Lake Maracaibo

Lake Maracaibo (Spanish: Lago de Maracaibo; Anu: Coquivacoa[dubious ]) is a lagoon in northwestern Venezuela, the largest lake in South America and one of the oldest on Earth, formed 36 million years ago in the Andes Mountains. The fault in the northern section has collapsed and is rich in oil and gas resources. It is Venezuela's main oil producing area and an important fishing and agricultural producing area. It is inhabited by a quarter of the country's population and is also the place with the most frequent lightning on earth. The famous Catatumbo lightning can illuminate nighttime navigation, and eutrophication caused by oil pollution is a major environmental problem facing the lake.

Lake Maracaibo
Satelites image of Lake Maracaibo.png
Satelites image of Lake Maracaibo
Lake Maracaibo is located in Venezuela
Lake Maracaibo
Lake Maracaibo
Lake Maracaibo map-en.svg
Coordinates09°48′57″N 71°33′24″W / 9.81583°N 71.55667°W / 9.81583; -71.55667Coordinates: 09°48′57″N 71°33′24″W / 9.81583°N 71.55667°W / 9.81583; -71.55667
TypeAncient lake, Coastal saltwater, bay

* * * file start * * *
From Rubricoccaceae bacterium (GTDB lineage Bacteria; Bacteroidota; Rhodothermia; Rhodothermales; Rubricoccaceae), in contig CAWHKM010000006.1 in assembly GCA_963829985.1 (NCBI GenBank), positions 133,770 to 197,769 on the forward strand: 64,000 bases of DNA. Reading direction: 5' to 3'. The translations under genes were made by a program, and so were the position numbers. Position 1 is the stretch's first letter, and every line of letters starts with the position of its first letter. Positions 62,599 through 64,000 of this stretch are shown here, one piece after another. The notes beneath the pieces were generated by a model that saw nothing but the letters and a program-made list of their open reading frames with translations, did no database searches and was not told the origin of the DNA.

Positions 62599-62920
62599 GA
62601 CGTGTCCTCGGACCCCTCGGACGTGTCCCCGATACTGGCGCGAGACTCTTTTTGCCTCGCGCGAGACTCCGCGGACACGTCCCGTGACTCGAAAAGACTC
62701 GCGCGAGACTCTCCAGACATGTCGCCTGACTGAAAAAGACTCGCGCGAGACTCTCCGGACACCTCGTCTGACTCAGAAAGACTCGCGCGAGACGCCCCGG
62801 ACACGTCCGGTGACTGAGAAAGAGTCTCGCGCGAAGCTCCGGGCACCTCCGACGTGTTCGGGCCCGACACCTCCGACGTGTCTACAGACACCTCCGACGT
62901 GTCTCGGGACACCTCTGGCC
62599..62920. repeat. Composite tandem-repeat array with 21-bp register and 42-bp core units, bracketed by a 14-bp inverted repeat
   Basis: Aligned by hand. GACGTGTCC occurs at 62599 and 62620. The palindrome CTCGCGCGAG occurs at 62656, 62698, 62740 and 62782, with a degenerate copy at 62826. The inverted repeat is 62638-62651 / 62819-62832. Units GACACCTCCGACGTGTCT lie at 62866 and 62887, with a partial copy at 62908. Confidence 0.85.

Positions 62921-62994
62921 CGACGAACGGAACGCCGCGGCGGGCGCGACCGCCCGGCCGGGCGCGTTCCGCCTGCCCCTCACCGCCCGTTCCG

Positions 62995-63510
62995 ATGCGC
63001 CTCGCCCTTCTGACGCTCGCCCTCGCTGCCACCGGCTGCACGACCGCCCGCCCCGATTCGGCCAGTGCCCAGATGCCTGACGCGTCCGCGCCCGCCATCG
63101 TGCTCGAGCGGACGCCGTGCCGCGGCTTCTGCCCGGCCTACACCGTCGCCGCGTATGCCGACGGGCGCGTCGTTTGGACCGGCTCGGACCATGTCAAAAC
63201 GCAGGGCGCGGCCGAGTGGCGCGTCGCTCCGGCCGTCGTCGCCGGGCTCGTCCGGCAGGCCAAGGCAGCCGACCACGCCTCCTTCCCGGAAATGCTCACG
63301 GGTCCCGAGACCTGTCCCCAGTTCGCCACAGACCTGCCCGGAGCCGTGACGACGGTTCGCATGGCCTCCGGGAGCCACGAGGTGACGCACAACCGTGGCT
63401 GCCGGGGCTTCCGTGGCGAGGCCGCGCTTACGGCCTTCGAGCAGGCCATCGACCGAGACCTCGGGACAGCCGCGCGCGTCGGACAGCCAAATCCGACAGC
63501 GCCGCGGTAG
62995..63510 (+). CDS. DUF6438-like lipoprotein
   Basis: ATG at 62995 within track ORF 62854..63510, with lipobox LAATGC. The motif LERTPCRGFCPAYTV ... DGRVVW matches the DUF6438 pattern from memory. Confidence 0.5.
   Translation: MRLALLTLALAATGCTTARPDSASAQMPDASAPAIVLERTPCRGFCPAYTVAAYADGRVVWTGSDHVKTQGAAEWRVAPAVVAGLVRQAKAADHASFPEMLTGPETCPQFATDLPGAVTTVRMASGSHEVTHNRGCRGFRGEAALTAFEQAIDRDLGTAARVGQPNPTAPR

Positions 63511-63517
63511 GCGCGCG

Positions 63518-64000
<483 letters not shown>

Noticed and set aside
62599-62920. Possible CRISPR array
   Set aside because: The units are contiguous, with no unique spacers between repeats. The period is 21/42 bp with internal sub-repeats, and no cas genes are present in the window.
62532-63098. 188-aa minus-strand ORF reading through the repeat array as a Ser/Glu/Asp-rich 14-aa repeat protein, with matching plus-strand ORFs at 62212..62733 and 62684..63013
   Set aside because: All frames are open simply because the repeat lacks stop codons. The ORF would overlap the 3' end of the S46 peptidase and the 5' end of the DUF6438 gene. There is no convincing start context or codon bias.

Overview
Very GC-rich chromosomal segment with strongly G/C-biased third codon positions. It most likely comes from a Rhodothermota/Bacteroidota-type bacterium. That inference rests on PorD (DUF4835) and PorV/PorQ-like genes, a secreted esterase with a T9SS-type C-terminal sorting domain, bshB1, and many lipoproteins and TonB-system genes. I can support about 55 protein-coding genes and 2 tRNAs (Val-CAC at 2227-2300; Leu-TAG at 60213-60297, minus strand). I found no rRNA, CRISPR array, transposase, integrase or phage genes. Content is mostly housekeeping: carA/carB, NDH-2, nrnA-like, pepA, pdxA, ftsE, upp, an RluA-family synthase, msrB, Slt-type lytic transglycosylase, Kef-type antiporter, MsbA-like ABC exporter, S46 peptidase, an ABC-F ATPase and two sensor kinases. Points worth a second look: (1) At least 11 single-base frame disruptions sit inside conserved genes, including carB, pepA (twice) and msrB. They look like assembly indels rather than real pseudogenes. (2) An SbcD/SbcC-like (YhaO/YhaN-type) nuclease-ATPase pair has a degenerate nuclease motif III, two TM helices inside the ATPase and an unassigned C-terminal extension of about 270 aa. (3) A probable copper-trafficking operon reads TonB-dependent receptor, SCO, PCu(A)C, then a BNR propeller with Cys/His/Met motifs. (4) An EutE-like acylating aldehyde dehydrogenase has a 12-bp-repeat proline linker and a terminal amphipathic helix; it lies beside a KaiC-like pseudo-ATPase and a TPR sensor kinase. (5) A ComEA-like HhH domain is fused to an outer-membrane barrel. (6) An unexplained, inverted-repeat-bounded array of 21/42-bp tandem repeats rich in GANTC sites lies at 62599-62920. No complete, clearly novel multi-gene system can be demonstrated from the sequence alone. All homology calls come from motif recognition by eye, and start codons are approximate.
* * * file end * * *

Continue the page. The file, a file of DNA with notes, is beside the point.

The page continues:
Primary inflowsCatatumbo River
Primary outflowsGulf of Venezuela
Basin countriesVenezuela
Max. length210 kilometres (130 mi)
Max. width121 kilometres (75 mi)
Surface area13,512 km2 (5,217 sq mi)
Max. depth35 m (115 ft)
Water volume280 km3 (230,000,000 acre⋅ft)
Surface elevation0 m (0 ft)
SettlementsMaracaibo, Cabimas, Ciudad Ojeda


Lake Maracaibo is located in the Maracaibo lowland in the faulted basin between the Perija Mountains and the Merida Mountains of the Eastern Cordillera Mountains in northwestern Venezuela.[1][2] The lake is in the shape of a vase.[3] It is 210 kilometers long from north to south, 121 kilometers wide from east to west,[4][5] covers an area of 13,512 square kilometers, the deepest is 35 meters,[6] the shore length is about 1000 kilometers, and the volume is about 280 cubic kilometers.[1][2] The largest river entering the lake, the Catatumbo River, enters the lake from west to east, providing 57% of the water entering the lake. In addition to the influence of the prevailing wind, the lake water circulates counterclockwise.[5][7] There are also the Santa Ana River, Chama River, Motatán River, Escalante River, and about fifty other rivers which drain into it.[1][2]